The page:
The U.S.’s unofficial holiday arrives Sunday with Super Bowl XLVII.
The San Francisco 49ers, led by their defense and surprise star Quarterback Colin Kapernick, will face off against the Baltimore Ravens and their suddenly mortal Linebacker Ray Lewis in the New Orleans Superdome.
And while we're at it, let's get this out of the way — Ray Lewis, either because of a guilty conscience or because he was caught in a compromising situation, has more than tried to make amends for his unidentified role involving a fatal stabbing outside an Atlanta, Ga., nightclub in 2000. I understand that you can’t downplay such an ugly incident when assessing Lewis’ legacy, but it’s been deciphered, questioned, and criticized a million different ways. We may never know what happened that night and why Lewis took a plea bargain.
So if you believe he is guilty, then Sunday will be a bitter day for you. If you feel that he is innocent, then Lewis’ last game of professional football could be his crowning achievement.
Except, even that has been marred by allegations he used deer antler spray containing a banned substance.
Lewis missed more than half the season with a torn triceps and made a miraculous come back to help inspire his inconsistent team to the big game. Now, just as when he overcame the distractions of testifying in court on a murder charge to make (and win) his first Super Bowl, if he goes out on top Sunday, this feel-good story about overcoming injury to ride off into the sunset with the Lombardi Trophy in tow will forever be under a black cloud of suspicion and hurt.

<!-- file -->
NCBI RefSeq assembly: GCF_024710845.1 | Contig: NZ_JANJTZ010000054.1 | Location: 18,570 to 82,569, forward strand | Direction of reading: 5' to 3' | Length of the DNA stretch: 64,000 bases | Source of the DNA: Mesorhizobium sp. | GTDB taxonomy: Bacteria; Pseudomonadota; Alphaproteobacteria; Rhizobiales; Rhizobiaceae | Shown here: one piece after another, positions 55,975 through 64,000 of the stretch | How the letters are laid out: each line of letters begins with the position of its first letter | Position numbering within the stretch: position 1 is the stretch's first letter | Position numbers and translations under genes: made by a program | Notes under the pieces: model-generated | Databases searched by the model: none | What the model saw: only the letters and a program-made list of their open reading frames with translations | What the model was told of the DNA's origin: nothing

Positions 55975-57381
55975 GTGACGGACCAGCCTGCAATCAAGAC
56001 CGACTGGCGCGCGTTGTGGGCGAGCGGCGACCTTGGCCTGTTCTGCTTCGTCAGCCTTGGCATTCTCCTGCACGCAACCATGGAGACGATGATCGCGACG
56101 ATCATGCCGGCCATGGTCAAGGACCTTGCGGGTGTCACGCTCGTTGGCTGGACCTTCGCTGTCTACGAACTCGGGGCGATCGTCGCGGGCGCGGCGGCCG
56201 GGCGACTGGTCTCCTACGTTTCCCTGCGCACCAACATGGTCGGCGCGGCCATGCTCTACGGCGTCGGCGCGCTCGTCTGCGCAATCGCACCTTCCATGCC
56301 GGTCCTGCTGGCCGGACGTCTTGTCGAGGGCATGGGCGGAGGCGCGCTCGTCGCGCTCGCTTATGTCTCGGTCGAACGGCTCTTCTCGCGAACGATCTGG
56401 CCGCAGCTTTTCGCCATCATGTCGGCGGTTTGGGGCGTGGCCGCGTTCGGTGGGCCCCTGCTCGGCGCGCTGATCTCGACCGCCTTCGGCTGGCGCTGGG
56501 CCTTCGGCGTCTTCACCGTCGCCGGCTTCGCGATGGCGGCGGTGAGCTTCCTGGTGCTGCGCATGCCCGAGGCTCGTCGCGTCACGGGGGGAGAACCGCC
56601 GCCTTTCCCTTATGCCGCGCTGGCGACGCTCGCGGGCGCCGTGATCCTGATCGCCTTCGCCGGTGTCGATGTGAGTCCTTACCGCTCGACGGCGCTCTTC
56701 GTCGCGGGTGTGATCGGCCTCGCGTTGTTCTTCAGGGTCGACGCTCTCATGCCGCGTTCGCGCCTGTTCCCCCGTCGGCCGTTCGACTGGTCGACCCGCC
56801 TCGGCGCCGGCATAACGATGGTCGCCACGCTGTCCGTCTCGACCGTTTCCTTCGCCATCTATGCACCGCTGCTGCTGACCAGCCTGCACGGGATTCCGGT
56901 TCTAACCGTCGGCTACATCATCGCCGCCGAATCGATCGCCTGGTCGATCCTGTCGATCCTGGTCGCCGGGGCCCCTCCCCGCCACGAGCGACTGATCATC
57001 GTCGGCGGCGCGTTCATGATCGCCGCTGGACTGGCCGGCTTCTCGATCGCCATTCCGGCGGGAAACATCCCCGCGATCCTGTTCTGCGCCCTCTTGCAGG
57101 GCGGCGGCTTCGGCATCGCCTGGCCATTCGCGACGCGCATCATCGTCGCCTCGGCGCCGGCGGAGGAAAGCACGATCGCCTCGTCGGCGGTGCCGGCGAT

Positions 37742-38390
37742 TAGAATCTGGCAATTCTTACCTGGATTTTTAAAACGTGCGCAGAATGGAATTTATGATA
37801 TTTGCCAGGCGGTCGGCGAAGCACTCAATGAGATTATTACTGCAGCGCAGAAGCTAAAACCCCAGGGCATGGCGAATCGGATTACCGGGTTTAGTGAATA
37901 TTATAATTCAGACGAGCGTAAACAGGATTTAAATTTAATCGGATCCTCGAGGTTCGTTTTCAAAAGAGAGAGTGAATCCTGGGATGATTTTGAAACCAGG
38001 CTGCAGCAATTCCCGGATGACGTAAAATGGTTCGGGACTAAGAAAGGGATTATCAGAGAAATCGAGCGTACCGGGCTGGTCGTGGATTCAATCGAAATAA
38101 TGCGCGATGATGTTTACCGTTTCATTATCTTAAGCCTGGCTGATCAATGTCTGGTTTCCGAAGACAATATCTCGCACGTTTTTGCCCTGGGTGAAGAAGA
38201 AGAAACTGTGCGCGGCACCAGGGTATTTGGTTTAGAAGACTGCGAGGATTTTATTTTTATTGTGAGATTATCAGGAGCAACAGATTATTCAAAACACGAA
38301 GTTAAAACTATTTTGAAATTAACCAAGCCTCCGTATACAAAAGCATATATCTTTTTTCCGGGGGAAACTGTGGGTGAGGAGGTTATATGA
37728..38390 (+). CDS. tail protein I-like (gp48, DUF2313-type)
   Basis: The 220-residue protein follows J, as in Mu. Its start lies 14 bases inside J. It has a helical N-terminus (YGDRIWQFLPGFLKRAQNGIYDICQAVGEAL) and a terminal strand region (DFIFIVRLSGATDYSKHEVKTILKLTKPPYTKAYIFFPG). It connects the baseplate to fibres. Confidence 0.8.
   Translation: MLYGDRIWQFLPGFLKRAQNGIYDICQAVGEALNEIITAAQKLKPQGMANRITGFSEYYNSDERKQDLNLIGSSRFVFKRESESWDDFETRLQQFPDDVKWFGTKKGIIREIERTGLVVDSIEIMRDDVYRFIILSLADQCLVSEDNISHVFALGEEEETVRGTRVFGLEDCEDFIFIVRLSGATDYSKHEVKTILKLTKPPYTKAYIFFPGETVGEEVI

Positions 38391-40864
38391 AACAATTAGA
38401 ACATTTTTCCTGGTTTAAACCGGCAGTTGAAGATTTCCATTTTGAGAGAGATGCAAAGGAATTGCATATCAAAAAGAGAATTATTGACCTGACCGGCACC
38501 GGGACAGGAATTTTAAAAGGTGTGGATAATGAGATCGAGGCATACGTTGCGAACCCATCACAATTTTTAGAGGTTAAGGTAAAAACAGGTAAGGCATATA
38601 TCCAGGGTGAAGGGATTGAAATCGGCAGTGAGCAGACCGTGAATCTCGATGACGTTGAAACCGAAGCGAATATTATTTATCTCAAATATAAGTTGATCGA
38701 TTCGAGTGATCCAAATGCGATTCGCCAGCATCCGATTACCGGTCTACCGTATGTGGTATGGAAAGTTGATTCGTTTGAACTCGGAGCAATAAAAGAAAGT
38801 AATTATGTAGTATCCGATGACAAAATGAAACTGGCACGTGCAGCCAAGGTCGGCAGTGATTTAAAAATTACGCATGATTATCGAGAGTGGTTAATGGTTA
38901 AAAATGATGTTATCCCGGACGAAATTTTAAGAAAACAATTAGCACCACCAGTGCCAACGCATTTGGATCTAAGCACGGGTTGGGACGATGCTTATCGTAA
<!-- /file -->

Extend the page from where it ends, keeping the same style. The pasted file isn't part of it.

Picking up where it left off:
All of this has also served to overshadow the real sports story of SB XLVII — two quarterbacks who raised their game to overcome underperforming defenses and lead previously unheralded offenses to the promised land.
Coming into the season, Joe Flacco was facing the “elite quarterback” tag discussion having shown flashes of brilliance since being drafted in 2008 out of Delaware, and consistently leading the Ravens into the NFL playoffs. This year, his clutch performances in the postseason — 853 yards, 8 touchdowns, and 0 interceptions — especially the big comeback win against the No. 1 seed in Denver, has seen him start to shake the uncertainty over his ability. With a win Sunday, Flacco could become recognized as one of the best still under center.
Meanwhile, Colin Kapernick was a clipboard holder in San Francisco until Week 10 when he came in for starter Alex Smith after he was knocked out with a concussion. While his first major action of his career ended in the rare tie against the St. Louis Rams, his first start was his coming out party, throwing for 246 yards. and 2 TDs against a highly ranked Chicago Bears defense. Still, questions remained over his ability, due to his status as a running quarterback. Those critics were answered with his Herculean performance against the Green Bay Packers in the NFL divisional round of the playoffs (credit where credit is due to 49ers Coach Jim Harbaugh for figuring out a scheme of how to use his QB’s speed and elusiveness to keep opposing defenses off balance).
But instead of hearing about the best story, all the way up to kickoff and probably during the game, all we will hear about is Lewis, his legacy, impending retirement, and maybe the two most ill-timed controversies ever for one NFL player.
Do yourself a favor, don’t watch number 52 in white and purple. Watch No. 5 and No. 7 in red and white.